A case for taking the dual role of counsellor-researcher in qualitative research
Qualitative Research in Psychology
There is ongoing debate whether the challenges of practice-based research in counselling, with clients discourses providing the raw data, can be overcome. This article begins by considering the argument of whether taking a dual role of counsellor-researcher within case study research is a legitimate qualitative approach. A case example using sand-tray in short-term therapy with adults Downloaded by [126.96.36.199] at 09:43 27 July 2016 A c c e p t e d M a n u s c r i p t 2 from a pluralistic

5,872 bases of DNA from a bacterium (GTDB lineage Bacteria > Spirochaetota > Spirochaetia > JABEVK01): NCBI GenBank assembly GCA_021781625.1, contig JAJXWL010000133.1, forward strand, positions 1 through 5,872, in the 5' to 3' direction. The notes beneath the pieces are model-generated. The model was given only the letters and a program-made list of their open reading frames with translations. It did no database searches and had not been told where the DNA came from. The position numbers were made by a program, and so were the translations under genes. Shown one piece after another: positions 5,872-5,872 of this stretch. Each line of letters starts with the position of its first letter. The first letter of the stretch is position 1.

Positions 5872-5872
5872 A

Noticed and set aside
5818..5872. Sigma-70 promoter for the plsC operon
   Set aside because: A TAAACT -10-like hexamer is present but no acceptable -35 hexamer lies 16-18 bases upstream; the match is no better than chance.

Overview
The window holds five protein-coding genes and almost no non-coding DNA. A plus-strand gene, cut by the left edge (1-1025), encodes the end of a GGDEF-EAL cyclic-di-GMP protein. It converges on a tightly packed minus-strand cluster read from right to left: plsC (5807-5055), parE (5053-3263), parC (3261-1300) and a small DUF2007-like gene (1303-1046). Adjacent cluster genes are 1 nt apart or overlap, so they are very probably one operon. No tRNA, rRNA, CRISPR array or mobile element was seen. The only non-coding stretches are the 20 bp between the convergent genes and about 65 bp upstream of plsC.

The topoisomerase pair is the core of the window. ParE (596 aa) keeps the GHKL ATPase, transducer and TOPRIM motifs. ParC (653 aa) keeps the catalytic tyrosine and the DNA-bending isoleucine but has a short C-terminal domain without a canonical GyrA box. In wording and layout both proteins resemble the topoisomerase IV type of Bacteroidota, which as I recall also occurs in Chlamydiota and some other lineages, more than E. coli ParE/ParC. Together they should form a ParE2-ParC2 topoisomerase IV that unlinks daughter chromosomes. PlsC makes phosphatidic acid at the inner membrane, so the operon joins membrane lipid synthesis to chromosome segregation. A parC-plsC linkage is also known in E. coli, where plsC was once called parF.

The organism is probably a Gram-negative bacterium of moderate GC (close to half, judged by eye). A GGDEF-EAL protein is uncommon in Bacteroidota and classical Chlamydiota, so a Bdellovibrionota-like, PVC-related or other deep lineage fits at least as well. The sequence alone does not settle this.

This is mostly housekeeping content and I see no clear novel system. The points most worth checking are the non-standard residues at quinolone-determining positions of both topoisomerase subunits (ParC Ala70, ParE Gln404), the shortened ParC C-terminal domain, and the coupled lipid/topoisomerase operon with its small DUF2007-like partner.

... m a pluralistic perspective will be provided to demonstrate how the challenges of the dual role can be managed to produce effective research findings. It is suggested that this approach closes the gap between research and practice to produce findings that are highly relevant to the counselling context. The ethical considerations of taking a dual role of counsellor-researcher are considered and finally opportunities and challenges when adopting this approach are identified. (124 words) Downloaded by [188.8.131.52] at 09:43 27 July 2016 A c c e p t e d M a n u s c r i p t 3 words" (Grafanaki, 1996, p336) and closes the gap between research and counselling practice (Rennie, 1994). In direct contrast, Green and Latchford (2012) discuss the opinion of researcher Timothy Baker who argues that there is a widening gulf between researcher and therapist. Baker's view is that the randomized controlled trial (RCT) is the method of choice for improving therapy. However, this reductionist mindset incorporating a nomothetic approach (Smith, 2003), assuming science can reveal general laws applicable to human nature ignores the psychological and emotional complexity inherent in therapeutic practice and risks underestimating the power of therapy (Green and Latchford, 2012). Salvatore and Valsiner (2010) suggest that nomothetic and idiographic notions are "complementary terms, rather than an oppositional dyad" (p817). This reliance on RCT's is not helpful and there is a need for naturalistic studies indicating more collaboration between researcher and therapist (Beutler, 2009). The concept of collaboration is central to the philosophy of pluralism and Cooper and Dryden (2016) describe this as 'an ethical commitment to valuing diversity; and a wariness towards monolithic, all consuming 'truths' (p3). Hanley and Winter (2016) discuss how the pluralistic framework for research suggests the choice of methodology should depend on the research question, goals and aims of the study. For example, an aim to quantify therapeutic effectiveness is best suited to a the use of experiments, surveys and questionnaire; whilst a focus on exploring clients' experiences and processes is more appropriately addressed through qualitative methods.